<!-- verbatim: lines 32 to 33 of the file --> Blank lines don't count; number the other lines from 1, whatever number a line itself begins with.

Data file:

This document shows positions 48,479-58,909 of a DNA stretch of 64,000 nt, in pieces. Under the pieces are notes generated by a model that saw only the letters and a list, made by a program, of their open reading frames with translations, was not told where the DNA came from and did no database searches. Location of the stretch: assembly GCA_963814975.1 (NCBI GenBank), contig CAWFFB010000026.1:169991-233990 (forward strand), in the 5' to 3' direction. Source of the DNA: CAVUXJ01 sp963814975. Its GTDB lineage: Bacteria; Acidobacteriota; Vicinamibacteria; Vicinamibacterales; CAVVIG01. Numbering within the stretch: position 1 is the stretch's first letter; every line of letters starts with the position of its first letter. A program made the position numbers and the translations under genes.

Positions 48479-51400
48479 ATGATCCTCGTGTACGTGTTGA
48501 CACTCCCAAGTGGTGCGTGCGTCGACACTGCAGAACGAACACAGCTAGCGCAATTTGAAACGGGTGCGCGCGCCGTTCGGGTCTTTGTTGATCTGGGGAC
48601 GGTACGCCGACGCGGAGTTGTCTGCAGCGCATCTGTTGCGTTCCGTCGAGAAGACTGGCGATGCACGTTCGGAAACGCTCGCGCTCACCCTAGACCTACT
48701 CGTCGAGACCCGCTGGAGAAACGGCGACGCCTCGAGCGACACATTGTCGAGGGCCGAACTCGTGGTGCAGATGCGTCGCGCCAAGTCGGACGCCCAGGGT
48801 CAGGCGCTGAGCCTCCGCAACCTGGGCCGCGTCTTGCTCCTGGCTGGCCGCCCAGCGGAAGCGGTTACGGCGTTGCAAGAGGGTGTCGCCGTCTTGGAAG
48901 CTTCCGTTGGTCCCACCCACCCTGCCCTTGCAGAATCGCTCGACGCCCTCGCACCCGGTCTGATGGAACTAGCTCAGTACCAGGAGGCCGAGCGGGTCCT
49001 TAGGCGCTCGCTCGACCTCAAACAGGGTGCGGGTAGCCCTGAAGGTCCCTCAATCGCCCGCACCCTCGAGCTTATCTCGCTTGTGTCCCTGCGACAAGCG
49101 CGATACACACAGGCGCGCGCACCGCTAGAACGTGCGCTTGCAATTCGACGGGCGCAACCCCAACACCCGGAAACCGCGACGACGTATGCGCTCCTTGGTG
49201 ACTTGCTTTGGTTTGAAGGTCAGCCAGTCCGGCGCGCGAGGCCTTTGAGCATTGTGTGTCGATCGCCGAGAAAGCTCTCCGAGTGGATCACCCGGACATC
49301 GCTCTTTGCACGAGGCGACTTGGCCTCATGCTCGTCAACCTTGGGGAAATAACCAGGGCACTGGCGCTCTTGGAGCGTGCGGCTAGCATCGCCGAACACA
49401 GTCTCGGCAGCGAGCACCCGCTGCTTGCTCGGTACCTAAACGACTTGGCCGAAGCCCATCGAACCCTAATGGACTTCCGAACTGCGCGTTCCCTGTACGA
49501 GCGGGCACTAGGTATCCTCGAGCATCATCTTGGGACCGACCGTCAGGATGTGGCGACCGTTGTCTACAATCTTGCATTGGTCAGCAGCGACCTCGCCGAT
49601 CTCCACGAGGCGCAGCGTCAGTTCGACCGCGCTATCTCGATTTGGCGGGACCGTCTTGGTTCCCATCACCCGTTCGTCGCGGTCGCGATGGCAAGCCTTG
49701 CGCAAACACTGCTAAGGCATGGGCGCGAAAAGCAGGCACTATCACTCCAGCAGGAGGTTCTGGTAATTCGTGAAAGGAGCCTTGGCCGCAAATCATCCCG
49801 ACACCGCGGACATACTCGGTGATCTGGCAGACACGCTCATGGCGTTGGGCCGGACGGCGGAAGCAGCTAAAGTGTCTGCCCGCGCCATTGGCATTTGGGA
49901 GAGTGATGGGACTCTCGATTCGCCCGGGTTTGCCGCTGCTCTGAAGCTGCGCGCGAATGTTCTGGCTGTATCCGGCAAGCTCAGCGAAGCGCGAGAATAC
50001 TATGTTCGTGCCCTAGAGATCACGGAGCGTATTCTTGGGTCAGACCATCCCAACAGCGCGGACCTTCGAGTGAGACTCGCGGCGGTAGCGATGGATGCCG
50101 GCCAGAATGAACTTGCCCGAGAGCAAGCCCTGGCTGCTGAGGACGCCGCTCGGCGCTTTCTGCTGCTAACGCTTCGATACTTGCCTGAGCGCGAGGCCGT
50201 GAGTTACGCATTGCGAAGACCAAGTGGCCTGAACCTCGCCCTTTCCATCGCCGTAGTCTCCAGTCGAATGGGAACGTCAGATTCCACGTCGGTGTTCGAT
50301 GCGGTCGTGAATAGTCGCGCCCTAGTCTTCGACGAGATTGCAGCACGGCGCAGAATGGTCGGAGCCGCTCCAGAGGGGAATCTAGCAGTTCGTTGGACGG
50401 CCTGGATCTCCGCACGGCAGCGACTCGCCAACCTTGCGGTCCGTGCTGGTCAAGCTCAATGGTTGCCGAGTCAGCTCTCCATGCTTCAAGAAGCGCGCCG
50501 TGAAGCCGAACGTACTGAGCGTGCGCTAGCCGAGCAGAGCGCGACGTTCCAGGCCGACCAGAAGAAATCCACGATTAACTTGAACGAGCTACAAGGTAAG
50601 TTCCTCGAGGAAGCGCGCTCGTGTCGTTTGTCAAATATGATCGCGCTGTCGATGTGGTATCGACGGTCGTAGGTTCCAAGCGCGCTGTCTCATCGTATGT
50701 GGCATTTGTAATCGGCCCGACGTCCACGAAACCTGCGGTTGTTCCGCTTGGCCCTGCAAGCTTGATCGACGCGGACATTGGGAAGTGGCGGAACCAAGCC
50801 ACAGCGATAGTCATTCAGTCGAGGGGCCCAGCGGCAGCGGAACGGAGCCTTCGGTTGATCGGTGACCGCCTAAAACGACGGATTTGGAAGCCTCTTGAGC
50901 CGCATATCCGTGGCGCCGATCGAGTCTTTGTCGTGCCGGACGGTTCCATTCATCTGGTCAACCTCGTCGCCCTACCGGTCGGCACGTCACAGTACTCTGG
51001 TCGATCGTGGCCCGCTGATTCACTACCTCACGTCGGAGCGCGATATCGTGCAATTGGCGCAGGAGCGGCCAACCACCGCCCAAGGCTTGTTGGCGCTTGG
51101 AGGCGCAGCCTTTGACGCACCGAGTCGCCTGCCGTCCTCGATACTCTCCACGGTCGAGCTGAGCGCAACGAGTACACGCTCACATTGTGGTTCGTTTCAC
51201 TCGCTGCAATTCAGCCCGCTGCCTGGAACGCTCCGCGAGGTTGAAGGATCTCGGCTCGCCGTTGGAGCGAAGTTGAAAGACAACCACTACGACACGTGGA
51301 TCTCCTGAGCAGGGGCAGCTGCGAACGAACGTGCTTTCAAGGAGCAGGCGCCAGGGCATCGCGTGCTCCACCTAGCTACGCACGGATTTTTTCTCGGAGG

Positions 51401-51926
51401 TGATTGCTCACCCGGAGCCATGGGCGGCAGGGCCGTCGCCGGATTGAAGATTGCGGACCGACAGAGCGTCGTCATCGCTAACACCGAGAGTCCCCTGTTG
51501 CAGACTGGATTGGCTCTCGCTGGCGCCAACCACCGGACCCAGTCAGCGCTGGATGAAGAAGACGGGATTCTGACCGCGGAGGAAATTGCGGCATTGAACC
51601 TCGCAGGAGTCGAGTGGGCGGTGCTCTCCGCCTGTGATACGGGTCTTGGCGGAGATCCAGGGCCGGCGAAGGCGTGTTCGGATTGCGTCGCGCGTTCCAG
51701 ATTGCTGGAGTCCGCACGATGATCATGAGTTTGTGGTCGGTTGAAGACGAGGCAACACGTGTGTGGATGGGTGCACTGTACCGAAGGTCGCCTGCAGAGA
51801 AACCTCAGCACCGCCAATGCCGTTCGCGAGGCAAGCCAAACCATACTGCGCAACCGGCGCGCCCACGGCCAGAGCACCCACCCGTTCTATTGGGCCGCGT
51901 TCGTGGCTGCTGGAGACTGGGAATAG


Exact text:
51301 TCTCCTGAGCAGGGGCAGCTGCGAACGAACGTGCTTTCAAGGAGCAGGCGCCAGGGCATCGCGTGCTCCACCTAGCTACGCACGGATTTTTTCTCGGAGG

Positions 51401-51926